Wilfrid Scawen Blunt

(1840 - 1922 / England)

On The Way To Church - Poem by Wilfrid Scawen Blunt

There is one I know. I see her sometimes pass
In the morning streets upon her way to Mass,
A calm sweet woman with unearthly eyes.
Men turn to look at her, but ever stop,
Reading in those blue depths the death of hope
And a wise chastisement for thoughts unwise.

Pure is her brow as of a marble Saint.
Her brown hair pencils it with ripples faint.
There is no shadow on it and no light.
Her cheeks are pale like lilies in eclipse.
Hardly a little redness on her lips
Paints the sad smile where all the rest is white.

Tall is she and bent forward like a reed
Which the wind toys with as she walks with speed:
Girl--like her limbs and virginal her waist.
Of the world's wonders there is none so sweet
As this, the summer lightning of her feet,
Speeding her onward like a fawn in haste.

What is her secret? All the world has tried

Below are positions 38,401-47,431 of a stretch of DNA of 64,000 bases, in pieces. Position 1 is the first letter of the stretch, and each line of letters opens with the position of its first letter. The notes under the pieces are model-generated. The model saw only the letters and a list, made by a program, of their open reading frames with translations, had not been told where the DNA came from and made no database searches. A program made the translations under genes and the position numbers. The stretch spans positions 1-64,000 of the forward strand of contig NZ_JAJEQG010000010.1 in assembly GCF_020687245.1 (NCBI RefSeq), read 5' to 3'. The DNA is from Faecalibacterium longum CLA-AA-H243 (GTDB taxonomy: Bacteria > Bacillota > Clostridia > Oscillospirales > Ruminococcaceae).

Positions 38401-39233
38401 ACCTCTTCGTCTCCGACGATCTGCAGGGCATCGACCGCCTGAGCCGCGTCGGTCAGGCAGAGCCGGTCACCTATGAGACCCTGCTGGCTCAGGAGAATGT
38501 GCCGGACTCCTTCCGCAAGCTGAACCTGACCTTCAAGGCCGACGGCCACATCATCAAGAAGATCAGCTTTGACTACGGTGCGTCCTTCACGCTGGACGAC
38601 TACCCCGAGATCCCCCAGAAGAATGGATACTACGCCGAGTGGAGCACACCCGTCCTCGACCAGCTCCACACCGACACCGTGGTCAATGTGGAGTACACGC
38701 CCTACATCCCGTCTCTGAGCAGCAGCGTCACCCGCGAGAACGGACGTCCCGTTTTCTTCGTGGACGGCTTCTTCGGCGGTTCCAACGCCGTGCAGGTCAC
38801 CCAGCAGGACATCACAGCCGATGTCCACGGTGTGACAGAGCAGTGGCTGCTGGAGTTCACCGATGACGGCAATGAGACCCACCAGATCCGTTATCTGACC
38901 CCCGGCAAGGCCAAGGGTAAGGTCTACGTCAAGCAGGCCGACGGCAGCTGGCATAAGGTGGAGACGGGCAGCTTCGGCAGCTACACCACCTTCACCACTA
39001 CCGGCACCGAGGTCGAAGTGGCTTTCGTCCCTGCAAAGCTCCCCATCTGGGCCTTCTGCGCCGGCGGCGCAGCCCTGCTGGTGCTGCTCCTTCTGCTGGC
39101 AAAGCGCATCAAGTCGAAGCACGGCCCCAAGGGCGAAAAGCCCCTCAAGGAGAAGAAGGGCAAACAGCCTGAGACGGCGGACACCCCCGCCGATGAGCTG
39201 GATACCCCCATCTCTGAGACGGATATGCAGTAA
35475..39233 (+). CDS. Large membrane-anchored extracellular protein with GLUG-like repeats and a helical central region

To guess it. One I knew in guessing died
And was no wiser for his mortal pain.
Each has turned sadder from the thankless quest,
And gone back silent, even if he guessed,
Knowing all answer would be counted vain.

I knew her once. I know her not to--day.
Our eyes meet sometimes, but hers turn away
Quicker from mine than from the rest that look.
Her pale cheek quivers, a flush comes and goes,
As in the presence of a soul that knows,
And her hands tighten on her missal book.

Men have done evil yet have won to Heaven,
Lived in blood guiltiness yet died forgiven.
May I not, I too, one day win my grace?
Ah no. The sacrilege of this worst sin
Outweighs all grace. I dare not enter in
Nor kneel, God's robber, near that angel face.


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Poem Submitted: Tuesday, April 13, 2010



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